ASHEBORO — If you like your meat cooked “low and slow,” you may want to try a new restaurant that will be opening in Asheboro next year.
Brandon McKenzie confirmed last week that Black Powder Smokehouse will be moving into the former Kivett Building at 516 S Fayetteville St., now owned and being renovated by McKenzie Real Estate LLC.
McKenzie and his wife Jenna bought the two-story brick building about a year ago from A.C. Dunn Jr. with plans to gut the interior and make cosmetic improvements to the exterior. Their goal was to provide a suitable space for retail operations downstairs and nice apartments on the second floor.
“Jenna wanted a good restaurant from the start,” Brandon McKenzie said. “She was selective.”
The result of the search for a tenant was Black Powder Smokehouse, which opened its first restaurant in the fall of 2019 in a refitted gas station on Main Street in Jamestown, north of High Point. The name “was inspired by the historic Jamestown School of gun making and the most accurate long rifles of their time,” according to the Black Powder Facebook page.
The restaurant’s website, https://blackpowdersmokehouse.com, says, “We serve artisan smoked meats and homemade sides with small-town hospitality.” The menu includes pulled and chopped pork, pulled chicken, sliced turkey, smoked sausage and pork spare ribs. But the best seller is Texas-style beef brisket.
Also on the menu are various sandwiches, homemade vegetables, extras such as pimiento cheese, kids plates and desserts. Black Powder also does take-outs and catering.
The new restaurant will have 5,925 square feet with seating for some 150 diners, including seats at the bar. Customers will come to the cutting counter to order and watch the meats being sliced. They’ll go down the line to select sides and drinks before taking their trays to a table.
Keith Henning, part-owner and chief cook, said the reason for cutting meats in front of the customer is to retain the juices — and the flavor — of the product.
“We like to keep everything as intact as possible to keep from losing the moisture,” Henning said. “That keeps the integrity of the meat. All our briskets are hereford (beef), (which) goes well with our style. The flavor beats everything out there. Our pork has great marbling. We use premium meats for everything. The smoke does the rest.”
Henning said they use “a lot of wood smokers” and cook briskets from 14-16 hours while pork butts, turkeys and sausage go nearly as long — “low and slow.” For that reason, once the meat is gone, the restaurant has to close for the day.
His partners in the business are Will Ragsdale and Randleman’s own Ryan Herring.
McKenzie said the restaurateurs have signed a lease to move in after the first of 2022. The restaurant is being designed by Fortuna, a firm that specializes in food service facilities. He said he doesn’t foresee any holdups besides getting signatures on documents.
Steve Monninger, general contractor for the renovations, said all the preparatory work has been done. ‘Now it’s a matter of ordering equipment and materials.” He said the project is “using a lot of local companies.”
Upstairs, there will be three “executive suite” apartments with high ceilings and large rooms, two of them with two bedrooms and two and a half baths. The third will have one bedroom and one and a half baths. The original hardwood floors will be sanded and refinished, McKenzie said.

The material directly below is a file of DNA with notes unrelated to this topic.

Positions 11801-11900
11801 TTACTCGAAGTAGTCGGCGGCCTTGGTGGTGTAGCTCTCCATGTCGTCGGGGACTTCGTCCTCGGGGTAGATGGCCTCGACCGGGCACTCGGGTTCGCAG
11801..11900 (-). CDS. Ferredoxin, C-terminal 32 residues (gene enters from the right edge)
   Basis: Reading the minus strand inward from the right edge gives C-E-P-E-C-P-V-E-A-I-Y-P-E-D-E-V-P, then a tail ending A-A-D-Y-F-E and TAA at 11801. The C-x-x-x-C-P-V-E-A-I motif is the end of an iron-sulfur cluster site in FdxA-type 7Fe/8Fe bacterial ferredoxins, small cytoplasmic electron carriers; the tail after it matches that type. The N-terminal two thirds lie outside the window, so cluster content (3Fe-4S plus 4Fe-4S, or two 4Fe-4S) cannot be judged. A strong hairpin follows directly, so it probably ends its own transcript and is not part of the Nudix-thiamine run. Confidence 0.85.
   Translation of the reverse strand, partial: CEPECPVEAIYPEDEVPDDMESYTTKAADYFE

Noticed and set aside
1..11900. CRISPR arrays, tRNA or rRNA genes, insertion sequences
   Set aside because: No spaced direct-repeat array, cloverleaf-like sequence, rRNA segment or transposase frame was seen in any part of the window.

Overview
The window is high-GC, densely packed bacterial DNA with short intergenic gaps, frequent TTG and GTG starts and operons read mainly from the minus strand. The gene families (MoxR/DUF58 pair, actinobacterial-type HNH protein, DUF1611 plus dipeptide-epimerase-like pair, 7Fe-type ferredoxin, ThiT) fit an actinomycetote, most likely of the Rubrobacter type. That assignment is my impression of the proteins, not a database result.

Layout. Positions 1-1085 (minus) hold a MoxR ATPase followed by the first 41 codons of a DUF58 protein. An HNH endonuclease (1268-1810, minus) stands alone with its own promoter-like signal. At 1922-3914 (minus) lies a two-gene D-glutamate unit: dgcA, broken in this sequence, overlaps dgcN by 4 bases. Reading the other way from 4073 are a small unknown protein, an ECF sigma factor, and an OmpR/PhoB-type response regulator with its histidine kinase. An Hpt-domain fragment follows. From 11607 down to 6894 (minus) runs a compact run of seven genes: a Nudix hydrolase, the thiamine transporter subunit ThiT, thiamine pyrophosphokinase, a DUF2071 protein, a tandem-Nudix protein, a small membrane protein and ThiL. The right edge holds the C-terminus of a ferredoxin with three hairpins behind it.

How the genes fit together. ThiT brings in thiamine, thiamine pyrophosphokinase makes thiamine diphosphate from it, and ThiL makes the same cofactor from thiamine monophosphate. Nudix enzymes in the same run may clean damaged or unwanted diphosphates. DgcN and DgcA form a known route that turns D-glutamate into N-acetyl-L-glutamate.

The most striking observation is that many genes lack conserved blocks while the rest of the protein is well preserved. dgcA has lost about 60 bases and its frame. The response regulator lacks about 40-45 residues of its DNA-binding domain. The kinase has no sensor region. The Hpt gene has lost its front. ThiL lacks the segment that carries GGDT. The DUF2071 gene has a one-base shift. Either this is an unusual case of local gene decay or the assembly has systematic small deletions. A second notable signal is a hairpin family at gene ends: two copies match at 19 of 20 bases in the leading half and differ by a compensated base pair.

The largest will span the front of the building overlooking Fayetteville Street. An interior stairway will lead upstairs from the front door and open into a hallway down the center of the second floor. The other two apartments will be on opposite sides of the hall. Out the rear door is an exterior metal stairway leading to the basement-level parking garage.
The apartments will likely be completed before the restaurant but plans are to wait until after Black Powder opens before moving tenants in.
The building was constructed in 1948 by W.D. “Dock” Kivett to locate his Asheboro Electric Co., which took up the lower right side, according to Kivett’s nephew, Fred Strohmeyer. The lower left side eventually became the home of Fox Drugs before the pharmacy moved to Hillside Shopping Center farther south on Fayetteville Street.
Strohmeyer said his mother, Ruth Strohmeyer, ran her business, Asheboro Toy & Hobby Shop, across the street at what later became the home of Lee Printing. Around 1959, she moved her retail establishment next to Asheboro Electric, filling the vacancy left by Fox Drugs.
Strohmeyer said when he was in high school he helped his Uncle Dock Kivett by cleaning the upstairs offices, sweeping and mopping floors. He remembers that the National Guard held meetings upstairs before an armory was built on Church Street, which predated the current armory on Fayetteville Street just beyond Dixie Drive.
According to a 1967 Asheboro City Directory provided by Carlton Cheek, other offices upstairs included the engineering firm of Moore, Gardner & Associates, optometrist Dr. James P. Hill and the State Highway Commission locating engineer.
Strohmeyer said he also remembers that over the years there was a beauty shop in the building as well as a doctor’s office. He said that when his mother closed the Toy & Hobby Shop in the early 1980s, Scott’s Sporting Goods moved in. Later, there was a martial arts studio.
Strohmeyer said he’s happy to see the building getting new life. “It was a good building, well built,” he said. “I’m glad someone’s doing something with it.”